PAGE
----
persons, or where members of the public may not be present
without making a payment or purchase.
So, the council shuffles the cards, picking and choosing who will go first and who will have to wait their turn to speak to the city council.
Before public comment began, a Huntington Park, CA police officer read a series of rules and regulations. He wanted to limit calling out and applause, prevent people from booing and making noise in support of or against anyone speaking at the dais.
These demonstrations are all meant to discourage people from speaking out, voicing their concerns, holding individual elected officials accountable. The city attorney even read out a bunch of legal decisions and statutes to try and intimidate people from denouncing the city council.
I have seen this charade before. School boards and city councils will put forward just about anything to make people fearful that lashing out will cause them to violate some law, that they are "slandering" the elected officials, and thus committing a crime. The only problem with this line of intimidation, however, lies in the fact that if the targeted officials have committed malfeasance, then statements against them are not slander at all!
When the public comment section ended, the council went into closed session (permissible for limited circumstances under the Brown Act), I decided to stick around because I wanted to comment on the agenda items, including the council's decision to sell property along Pacific Blvd. as well as join hollow resolutions supporting Sacramento Democrats' Big Green agenda.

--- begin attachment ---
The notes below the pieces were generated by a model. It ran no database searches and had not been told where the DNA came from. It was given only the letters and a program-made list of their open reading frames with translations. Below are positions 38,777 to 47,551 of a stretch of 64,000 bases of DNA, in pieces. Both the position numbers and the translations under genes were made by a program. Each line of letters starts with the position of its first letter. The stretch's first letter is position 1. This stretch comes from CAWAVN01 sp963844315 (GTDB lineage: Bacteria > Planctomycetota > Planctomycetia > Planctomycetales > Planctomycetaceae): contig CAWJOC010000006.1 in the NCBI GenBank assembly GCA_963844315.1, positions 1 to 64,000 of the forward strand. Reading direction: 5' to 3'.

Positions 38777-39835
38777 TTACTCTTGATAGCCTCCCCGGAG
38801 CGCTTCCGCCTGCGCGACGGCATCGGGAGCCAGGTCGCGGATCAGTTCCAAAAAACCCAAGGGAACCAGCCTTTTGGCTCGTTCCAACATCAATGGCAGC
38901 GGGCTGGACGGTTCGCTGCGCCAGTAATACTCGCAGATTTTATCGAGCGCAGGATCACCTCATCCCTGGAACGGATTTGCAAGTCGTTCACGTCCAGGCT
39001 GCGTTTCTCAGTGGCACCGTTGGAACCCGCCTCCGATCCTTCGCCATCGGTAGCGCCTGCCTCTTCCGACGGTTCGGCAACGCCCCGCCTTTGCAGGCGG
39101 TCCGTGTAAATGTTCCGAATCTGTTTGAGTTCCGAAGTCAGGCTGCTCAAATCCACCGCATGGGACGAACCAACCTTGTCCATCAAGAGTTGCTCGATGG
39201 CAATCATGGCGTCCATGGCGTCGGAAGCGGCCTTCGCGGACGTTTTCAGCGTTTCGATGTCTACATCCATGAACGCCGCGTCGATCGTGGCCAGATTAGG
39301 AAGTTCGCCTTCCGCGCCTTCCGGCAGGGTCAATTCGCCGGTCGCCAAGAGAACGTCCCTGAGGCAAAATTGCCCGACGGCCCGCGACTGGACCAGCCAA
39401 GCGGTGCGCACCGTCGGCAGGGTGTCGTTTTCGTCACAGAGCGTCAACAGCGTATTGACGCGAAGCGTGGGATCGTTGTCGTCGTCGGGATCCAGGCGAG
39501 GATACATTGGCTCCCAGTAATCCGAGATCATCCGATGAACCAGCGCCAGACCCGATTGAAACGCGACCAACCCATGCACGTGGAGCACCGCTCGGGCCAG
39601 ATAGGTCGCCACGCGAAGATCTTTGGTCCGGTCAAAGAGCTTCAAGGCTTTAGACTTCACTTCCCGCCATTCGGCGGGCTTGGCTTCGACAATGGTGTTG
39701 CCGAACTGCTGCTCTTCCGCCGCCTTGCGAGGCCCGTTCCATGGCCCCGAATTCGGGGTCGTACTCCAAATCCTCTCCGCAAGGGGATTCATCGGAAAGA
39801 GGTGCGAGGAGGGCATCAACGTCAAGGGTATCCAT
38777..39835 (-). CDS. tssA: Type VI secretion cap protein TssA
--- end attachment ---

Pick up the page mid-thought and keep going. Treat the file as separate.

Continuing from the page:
I stood up at two points during the discussions on consent items and then other agenda items. I was told that public comment was closed. Yet the text in the Huntington Park agenda could not be clearer:
All items listed under the Consent Calendar are considered to be routine and will be enacted by one motion. There will be no separate discussion of these times prior to the time the Council votes on the motion unless of the Council, staff, or the public request specific items to be discussed and/or removed from the Consent Calendar for separate action.
The Torrance City Council frequently asks the audience if anyone has any comment on consent items. The Huntington Park Council said nothing, did not offer opportunity to anyone in the audience a chance to comment.
Yet even if one neglects the Huntington Park, CA agenda, the Brown Act requires allowing individuals to comment on any and all items in a city council meeting agenda:
Public may comment on agenda items before or during 54954.3 Ch. IV & V
consideration by legislative body. Time must be set aside for
public to comment on any other matters under the body’s
When I asked for a chance to comment, the mayor ruled me "out of order" and the chief of police told me to leave.
What is going on here? All matters before any city council must be open for discussion, and yet they shut me down, and would not permit anyone to ask anything. This is inexcusable.